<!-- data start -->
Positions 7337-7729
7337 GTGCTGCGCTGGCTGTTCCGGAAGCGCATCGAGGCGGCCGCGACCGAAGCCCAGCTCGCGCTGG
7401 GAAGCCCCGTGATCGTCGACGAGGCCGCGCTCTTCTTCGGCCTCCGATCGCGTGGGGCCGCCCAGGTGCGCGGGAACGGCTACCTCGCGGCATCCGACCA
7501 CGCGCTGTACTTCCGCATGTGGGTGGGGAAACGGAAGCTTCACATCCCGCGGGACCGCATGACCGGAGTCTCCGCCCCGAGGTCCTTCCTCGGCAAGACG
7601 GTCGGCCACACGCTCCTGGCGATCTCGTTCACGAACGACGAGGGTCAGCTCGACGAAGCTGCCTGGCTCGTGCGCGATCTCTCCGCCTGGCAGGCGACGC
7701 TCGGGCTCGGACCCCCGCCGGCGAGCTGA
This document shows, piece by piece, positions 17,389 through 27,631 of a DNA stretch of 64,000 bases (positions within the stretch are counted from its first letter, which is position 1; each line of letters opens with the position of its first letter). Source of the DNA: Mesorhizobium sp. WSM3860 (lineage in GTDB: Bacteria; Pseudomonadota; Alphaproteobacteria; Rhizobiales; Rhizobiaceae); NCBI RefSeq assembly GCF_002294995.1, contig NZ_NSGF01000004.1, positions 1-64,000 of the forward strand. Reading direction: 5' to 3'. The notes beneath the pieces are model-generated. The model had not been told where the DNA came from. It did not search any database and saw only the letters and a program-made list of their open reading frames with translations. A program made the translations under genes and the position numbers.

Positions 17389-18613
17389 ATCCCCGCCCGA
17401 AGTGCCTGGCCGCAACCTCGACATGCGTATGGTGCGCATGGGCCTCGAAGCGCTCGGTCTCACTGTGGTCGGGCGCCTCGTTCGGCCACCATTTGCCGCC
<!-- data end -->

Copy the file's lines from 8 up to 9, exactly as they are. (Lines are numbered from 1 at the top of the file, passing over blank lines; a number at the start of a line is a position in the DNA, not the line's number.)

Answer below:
Positions 17389-18613
17389 ATCCCCGCCCGA